The Army of the Commonwealth
Museum of King Jan III’s Palace at Wilanów

Passage to knowledge

Museum of King Jan III’s Palace at Wilanów

The Army of the Commonwealth Paweł Hanczewski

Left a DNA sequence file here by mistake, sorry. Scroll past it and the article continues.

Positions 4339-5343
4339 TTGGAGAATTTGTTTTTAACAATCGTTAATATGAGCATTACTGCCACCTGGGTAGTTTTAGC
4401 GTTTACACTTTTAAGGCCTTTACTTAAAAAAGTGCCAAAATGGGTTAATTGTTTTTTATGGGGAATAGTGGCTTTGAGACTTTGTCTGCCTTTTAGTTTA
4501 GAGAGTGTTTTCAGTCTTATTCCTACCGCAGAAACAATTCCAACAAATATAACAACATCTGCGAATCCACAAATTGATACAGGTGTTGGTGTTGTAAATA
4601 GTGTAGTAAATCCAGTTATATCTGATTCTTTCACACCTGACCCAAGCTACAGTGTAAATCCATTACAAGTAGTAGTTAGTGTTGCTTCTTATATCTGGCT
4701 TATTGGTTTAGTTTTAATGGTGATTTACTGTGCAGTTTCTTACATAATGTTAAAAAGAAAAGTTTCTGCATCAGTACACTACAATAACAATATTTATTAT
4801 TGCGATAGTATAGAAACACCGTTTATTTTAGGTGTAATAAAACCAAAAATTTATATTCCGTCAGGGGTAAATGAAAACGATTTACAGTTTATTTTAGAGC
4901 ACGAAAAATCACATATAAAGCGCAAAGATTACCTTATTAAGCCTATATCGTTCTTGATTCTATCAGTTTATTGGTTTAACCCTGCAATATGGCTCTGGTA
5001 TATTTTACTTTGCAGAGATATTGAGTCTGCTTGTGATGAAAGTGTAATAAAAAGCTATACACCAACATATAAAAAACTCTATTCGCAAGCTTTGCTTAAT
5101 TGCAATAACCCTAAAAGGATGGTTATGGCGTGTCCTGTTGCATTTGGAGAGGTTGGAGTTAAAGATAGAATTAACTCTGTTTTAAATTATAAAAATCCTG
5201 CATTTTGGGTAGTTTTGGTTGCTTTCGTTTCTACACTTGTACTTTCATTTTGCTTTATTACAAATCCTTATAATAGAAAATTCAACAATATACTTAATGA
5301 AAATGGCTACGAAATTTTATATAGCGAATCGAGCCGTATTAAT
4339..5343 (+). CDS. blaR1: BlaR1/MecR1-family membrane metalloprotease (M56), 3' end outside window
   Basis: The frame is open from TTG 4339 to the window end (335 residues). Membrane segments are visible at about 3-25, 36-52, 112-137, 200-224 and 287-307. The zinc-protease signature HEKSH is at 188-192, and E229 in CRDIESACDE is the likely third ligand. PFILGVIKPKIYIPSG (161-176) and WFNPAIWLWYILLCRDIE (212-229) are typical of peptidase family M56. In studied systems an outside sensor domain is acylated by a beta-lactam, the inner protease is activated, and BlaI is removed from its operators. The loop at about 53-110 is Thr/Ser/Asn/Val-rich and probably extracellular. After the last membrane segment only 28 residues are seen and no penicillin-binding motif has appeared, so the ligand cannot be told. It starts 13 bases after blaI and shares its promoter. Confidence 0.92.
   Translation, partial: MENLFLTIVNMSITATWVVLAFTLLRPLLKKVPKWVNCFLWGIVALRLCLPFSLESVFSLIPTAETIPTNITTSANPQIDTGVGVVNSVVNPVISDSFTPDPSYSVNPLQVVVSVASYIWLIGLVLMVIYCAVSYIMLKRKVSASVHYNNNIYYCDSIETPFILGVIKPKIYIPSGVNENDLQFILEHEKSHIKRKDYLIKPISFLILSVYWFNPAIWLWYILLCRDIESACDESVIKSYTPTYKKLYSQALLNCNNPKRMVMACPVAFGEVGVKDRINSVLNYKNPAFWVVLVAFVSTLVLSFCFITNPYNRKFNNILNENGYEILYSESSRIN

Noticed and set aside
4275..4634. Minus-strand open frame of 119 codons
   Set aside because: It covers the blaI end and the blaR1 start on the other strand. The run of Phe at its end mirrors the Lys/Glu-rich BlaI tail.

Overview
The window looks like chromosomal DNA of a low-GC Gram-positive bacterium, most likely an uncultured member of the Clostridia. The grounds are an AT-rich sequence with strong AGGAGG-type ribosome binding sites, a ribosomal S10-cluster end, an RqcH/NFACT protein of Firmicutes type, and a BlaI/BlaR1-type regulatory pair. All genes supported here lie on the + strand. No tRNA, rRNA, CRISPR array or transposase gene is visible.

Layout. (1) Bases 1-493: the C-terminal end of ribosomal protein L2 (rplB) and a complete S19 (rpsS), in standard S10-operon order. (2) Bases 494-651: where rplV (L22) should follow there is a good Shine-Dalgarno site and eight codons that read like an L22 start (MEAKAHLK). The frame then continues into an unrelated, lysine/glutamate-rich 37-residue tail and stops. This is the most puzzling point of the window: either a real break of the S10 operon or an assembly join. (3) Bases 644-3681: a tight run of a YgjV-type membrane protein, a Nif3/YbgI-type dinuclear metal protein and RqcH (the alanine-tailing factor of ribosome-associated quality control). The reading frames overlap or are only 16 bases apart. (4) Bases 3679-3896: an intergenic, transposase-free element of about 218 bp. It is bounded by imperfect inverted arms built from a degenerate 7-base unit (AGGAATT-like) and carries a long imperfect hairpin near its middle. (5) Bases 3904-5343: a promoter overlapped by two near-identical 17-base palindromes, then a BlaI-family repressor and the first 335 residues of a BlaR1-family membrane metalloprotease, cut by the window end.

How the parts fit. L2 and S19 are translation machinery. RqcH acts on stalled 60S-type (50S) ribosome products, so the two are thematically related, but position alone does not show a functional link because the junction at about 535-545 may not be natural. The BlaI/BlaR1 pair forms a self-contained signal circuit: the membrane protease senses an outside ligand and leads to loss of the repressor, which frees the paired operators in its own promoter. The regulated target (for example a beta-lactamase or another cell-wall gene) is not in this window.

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King Jan III Sobieski was well-known beyond the frontiers of the Commonwealth mainly as an outstanding commander in chief. It is therefore not at all surprising that in his book, an Irish physician to the king, Bernard O’Connor dedicated a lot of his attention to the Polish army. O’Connor had no military education, nevertheless his account remains highly precise and detailed as the author based his work on earlier publications of inter alia Szymon Starowolski. O’Connor tackles separately the levy in mass with its structure, ways of summoning and categories of people precluded from the compulsory service. He then moves on to describe the regular troops divided into the cavalry, the infantry, and finally their weaponry. In his account O’Connor also discusses the question of fortresses [forts], by noticing that they are too scarce and in a poor condition. He dedicates most of his attention to the combat value of the Polish army. By referring to some victories, among them the 1588 Battle of Byczyna fought against the troops of Archduke Maximilian III Habsburg and the 1605 Battle of Kircholm fought against the Swedish troops, O’Connor makes a high evaluation of the Polish armed forces, especially the cavalry. Despite the quoted victories and his recognition of Sobieski’s military genius, O’Connor also enumerates weak points, which do not result so much from insufficient valour or military skills as rather from poor organisation. In his opinion, the chief drawback is lacking discipline, stemming from irregular pay, appointment of unskilled and inexperienced hetmans and a total incapability to keep secrets, even by the highest ranking commanders. Nevertheless, O’Connor observes that these issues can easily be solved and that the Commonwealth is not at all doomed to military defeat. Of all units, he is most impresses by the winged cavalry of Hussars. He notes that, ‘Both the Hussartz and Tovarzysz, with their Horses, look frightfully, being stuck all over with Wings of Storks, Cranes, Turky-Cocks, etc. and Cloath’d over their Armour with skins of Leopards, Tygres, Bears, Lyons, etc. all which they do to make themselves the more terrible to their Enemy.’ O’Connor was not the only foreigner to admire the winged cavalry. Some fifty years earlier, a French diplomat Charles Ogier remarked that, ‘All the Polish nobles, seated on beautiful steeds, wearing fine and shiny armour covered with panther, lion or tiger skins, hold long lances fastened with leather straps that hang from the saddles; at the end of the lances near the head, there are silk sashes or pennants which flutter in the wind and confuse the enemy’s eyes.’ Other foreign travellers to the Commonwealth evaluated the condition of the local army in a similar manner to O’Connor’s. On the one hand, they emphasized huge capabilities, as exemplified by the account of the French historian Michel David de La Bizardière towards the end of the 17th century. Although very critical of Poles, he nevertheless observed that, ‘Whoever tries to arouse fear in Poles shall only harm themselves, as Poles are too valiant to fear any nation; in fact, no nation would dare to do what even Romans themselves never dared.’ On the other hand, foreigners stressed imperfect organisation, depreciating the value of the Polish army. The secretary of the French Embassy, M. de Mongrillon expressed a temporarily common opinion when he observed that, ‘Should soldiers be paid on regular basis, military service in Poland would be of prime value. [Poles] have a small infantry, very poor engineers and insufficient knowledge of sieges.’ Some of the charges were justifiable, as financial arrears to the army were often very large. In 1661 they amounted to 24 million zlotys of arrears to the army of the Crown alone. Other charges however, especially those concerning the lacking fortresses and insufficient infantry, stemmed from incorrect understanding of the Polish situation. Fortresses played a key role in defence systems in Western Europe. As exemplified by the conflict between France and the United Provinces, military action was mainly focused on besieging fortresses, with the key tasks performed by the infantry. Due to long distances and a far smaller density of population, in Central and Eastern Europe fortresses were not of such importance, with the army’s mobility being the victory-determining factor. Consequently, cavalry was developed at the expense of infantry. Political elites in the Commonwealth were well aware of the organization-related problems. The ill-fated Silent Sejm of 1717 introduced a system of regular investments in the army from fixed financial sources. Thus, it nullified the earlier practice of determining in successive sejm sittings the sum of taxes dedicated to military spending. Despite that move, the army of the 18th-century Commonwealth, comprising roughly 18 thousand soldiers, was clearly weaker from military forces of the neighbouring states. In case of war there were as many as 350 thousand soldiers ready for action in Russia, 200 thousand in Prussia and 280 thousand in Austria. The Polish weakness resulted from political reasons. The gentry did not opt for a more powerful army due to their pacifist attitude as well as their fear that the king could take advantage of a large army to strengthen his own position and eventually to create an absolute monarchy. In fact, this problem was known in other countries too. Driven by identical fears, in 1689 England passed an act prohibiting the state from keeping an army in the time of peace without the parliamentary consent. England also seriously considered a complete liquidation of its regular forces and their replacement with a militia, an equivalent of a levy in mass. However, England and later Great Britain had two chief assets, missing in the then Poland. When in need, England could buy entire troops in the continent. Admittedly, it was a costly solution as between 1739 and 1756 as much as 17.5 million pounds were spent on the purpose, equalling the unimaginable sum of 647.5 million zlotys. Besides, Great Britain was an island and not a state surrounded by three ‘cordial neighbours’. Consequently, the Commonwealth required its own large army, which the state could, but eventually never chose to, have.